Opinion

American democracy is in trouble, and centrist Democrats are squandering their chance to save it

They're wasting a precious congressional majority pandering to Wall Street and Republicans

Saule Omarova on Tuesday withdrew her nomination to serve as head of the Office of the Comptroller of the Currency, a federal financial regulatory agency. Republicans had conducted a classic McCarthyite smear campaign against her — implying she was a secret communist because she was born in the Soviet Union — and that was cover enough for five Democratic centrist senators to oppose her.

But the centrists weren't done yet. Next, Sen. Joe Manchin (D-W.V.) said he thought President Biden's Build Back Better agenda was incomplete, throwing the reconciliation bill's fate into question once more. Then, with Jon Tester of Montana, Manchin announced he'd vote with Senate Republicans to try to repeal Biden's business vaccine mandate. That is to say, to make the pandemic worse — on purpose.

This is a combination of corruption and oblivious fecklessness so profound it becomes its own kind of extremism. The country is on fire, and even now Democratic centrists just can't stop their little penny-ante scams and cheap political gimmicks.

Corruption is the obvious explanation for the Omarova's exit. She's more than qualified for the comptroller job — as David Dayen writes at The American Prospect, she's been a top thinker on financial regulation for years, and she's not a secret Soviet. The only reason to oppose her nomination is that she'd conduct meaningful oversight of big banks, so Wall Street toadies like Tester and Democratic Sens. Mark Warner (Va.), Kyrsten Sinema (Ariz.), Mark Kelly (Ariz.), and John Hickenlooper (Colo.) blocked her from serving. They weren't subtle about it, either — The New York Times reports Tester and Warner "condemned [Omarova] for having opposed legislation they both supported to roll back parts of the regulations put in place by the Dodd-Frank Act in the wake of the 2008 financial crisis."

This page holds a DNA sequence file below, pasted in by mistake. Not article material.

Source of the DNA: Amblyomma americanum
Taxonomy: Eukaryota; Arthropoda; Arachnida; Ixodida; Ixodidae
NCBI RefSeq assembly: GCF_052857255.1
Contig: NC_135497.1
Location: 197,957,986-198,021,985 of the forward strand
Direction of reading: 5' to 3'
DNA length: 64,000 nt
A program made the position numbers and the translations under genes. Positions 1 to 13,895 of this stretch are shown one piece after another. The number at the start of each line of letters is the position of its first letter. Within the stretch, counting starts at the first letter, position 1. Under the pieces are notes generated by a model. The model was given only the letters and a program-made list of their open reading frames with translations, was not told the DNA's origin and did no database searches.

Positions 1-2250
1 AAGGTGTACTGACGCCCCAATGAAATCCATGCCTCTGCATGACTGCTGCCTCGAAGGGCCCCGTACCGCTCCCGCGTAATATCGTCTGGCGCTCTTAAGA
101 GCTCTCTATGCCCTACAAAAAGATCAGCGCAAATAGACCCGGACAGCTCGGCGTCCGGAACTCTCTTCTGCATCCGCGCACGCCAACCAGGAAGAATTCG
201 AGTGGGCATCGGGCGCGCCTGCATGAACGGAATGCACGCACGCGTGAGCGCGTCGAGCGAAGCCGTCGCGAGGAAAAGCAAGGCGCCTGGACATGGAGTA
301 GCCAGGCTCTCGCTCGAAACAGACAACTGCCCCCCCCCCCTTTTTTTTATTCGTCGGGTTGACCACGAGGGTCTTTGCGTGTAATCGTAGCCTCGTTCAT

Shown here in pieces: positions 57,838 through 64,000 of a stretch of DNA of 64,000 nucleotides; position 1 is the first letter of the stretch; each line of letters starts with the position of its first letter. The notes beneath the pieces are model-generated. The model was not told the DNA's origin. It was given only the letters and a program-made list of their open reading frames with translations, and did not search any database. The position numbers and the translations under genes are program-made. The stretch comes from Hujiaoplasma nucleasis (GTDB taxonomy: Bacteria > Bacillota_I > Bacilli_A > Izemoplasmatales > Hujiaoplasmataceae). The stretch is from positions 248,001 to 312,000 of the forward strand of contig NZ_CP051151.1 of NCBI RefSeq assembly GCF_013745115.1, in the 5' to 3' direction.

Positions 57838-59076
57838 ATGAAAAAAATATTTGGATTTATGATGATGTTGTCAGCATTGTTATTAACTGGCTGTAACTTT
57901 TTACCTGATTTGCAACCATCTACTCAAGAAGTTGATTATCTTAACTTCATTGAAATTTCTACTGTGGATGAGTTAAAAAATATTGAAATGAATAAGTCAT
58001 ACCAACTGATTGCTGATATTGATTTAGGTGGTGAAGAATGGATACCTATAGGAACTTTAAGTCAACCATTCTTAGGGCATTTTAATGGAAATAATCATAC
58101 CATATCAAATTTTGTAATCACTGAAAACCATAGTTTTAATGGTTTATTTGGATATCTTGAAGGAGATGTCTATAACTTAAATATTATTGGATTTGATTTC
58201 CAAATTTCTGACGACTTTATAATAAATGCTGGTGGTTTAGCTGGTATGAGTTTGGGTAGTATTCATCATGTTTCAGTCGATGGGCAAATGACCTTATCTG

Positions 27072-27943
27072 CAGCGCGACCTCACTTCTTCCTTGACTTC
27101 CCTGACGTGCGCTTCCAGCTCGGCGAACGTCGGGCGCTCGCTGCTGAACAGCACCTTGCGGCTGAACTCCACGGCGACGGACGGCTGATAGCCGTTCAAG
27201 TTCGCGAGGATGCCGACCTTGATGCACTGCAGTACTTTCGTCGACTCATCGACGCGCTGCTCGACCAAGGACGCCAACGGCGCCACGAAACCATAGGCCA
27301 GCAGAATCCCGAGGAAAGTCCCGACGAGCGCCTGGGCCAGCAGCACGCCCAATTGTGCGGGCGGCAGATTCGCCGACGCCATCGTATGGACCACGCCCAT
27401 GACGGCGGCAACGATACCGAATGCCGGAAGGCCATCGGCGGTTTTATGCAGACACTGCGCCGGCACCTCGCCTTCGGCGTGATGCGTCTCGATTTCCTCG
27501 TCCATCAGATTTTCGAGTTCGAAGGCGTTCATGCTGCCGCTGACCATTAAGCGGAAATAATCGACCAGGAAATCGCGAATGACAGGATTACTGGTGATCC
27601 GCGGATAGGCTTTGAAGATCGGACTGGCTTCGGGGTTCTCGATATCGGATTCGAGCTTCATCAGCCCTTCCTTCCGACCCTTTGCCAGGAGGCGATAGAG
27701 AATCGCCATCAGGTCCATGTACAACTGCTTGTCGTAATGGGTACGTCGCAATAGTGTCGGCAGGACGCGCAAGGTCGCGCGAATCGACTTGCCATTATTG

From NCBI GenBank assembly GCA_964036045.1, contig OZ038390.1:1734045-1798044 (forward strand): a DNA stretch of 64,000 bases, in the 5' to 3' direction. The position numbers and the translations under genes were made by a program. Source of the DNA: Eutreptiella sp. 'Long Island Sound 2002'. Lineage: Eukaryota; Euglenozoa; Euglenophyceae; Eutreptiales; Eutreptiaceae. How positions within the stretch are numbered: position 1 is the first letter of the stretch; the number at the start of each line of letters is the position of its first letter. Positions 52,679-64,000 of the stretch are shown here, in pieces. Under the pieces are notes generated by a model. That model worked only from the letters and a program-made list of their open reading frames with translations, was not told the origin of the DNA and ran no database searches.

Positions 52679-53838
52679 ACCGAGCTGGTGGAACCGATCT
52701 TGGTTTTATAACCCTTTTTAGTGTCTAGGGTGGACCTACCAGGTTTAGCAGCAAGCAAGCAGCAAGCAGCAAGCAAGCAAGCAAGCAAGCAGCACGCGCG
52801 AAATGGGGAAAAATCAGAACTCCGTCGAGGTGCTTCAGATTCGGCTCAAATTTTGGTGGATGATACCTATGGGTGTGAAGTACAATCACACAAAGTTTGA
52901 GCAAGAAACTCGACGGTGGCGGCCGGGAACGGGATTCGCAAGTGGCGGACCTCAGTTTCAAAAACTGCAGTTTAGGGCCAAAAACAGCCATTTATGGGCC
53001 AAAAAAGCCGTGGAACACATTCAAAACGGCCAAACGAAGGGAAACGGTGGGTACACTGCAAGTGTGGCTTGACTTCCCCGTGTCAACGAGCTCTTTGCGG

Manchin's rationale for yet again impeding the Biden agenda, meanwhile, was nonsensical. He delivered his remarks at the Wall Street Journal CEO Council Summit — not a gathering with a representative sample of hardscrabble West Virginia voters, I'll wager. There, Manchin criticized budget gimmicks Democrats have used to cut down the price of the Biden agenda at his own request. "If we're gonna pick all these things we wanna do, but one goes for three years, one goes for one year, and maybe one other one might go for the full 10 years," he said, "do they not intend for these programs to last the full 10 years? Well if they intend for that to happen, then what's the real cost?"

As usual, it's impossible to tell whether Manchin is lying, confused, parroting conventional wisdom, or all three. Regardless, this is a maddening non sequitur. His criticisms aren't even wrong, exactly, but nobody on Earth is better positioned to demand changes to the Biden agenda than he is, and he acts as though he isn't even involved with the negotiations. This showboating makes the party seem incompetent and impotent — even though its Build Back Better plan is popular.

Biden would certainly veto Senate Republicans' attempt to repeal his requirement that businesses with more than 100 employees require vaccination or weekly coronavirus tests, as well as the requirement that medical staff get vaccinated. Still, it's a remarkably stupid and irresponsible project for Tester and Manchin to support.

As I have previously argued, Republicans are doing what they always do when out of power: trying to ruin the country, then blame it on Democrats. And if Biden's sagging approval rating is any judge, this strategy is working. But that's to be expected. What shouldn't be so predictable is the panicky, counterproductive, unprincipled reaction of these most chicken-hearted members of Biden's own party. It's hard to imagine a response more idiotic or irresponsible. This isn't triangulation. It's self-sabotage of the Democratic Party — and the United States.

Neither can sustain that damage right now. At The Atlantic, Barton Gellman recently made a detailed argument that Republicans are actually better positioned to steal the 2024 election than former President Donald Trump was in 2020. Trump's coup attempt before and during Jan. 6 didn't actually use his presidential powers, Gellman wrote. The idea instead was to bully states into changing their vote totals or slates of electoral votes, and it didn't work only because a handful of state-level Republican officials refused to go along with the scheme.

Today, every Republican who refused to do Trump's bidding has been exiled from the party or is fighting for their political life. The GOP is passing flagrantly gerrymandered district maps everywhere they possibly can, including presidential battleground states like Wisconsin, Ohio, and Georgia, while several Republican states have passed laws taking direct control of election administration or legalizing vehicular assault against protesters. Arizona lawmakers even considered a law allowing its legislature to overturn presidential elections entirely, and while the bill died in committee, that idea is spreading fast in conservative legal circles.

America's status as even a flawed democratic republic is hanging by a thread, yet Democratic centrists are burning up a precious congressional majority pandering to Wall Street and Republicans instead of shoring up our elections, social safety net, and pandemic response.

It's not just shortsighted. It's pathetic.

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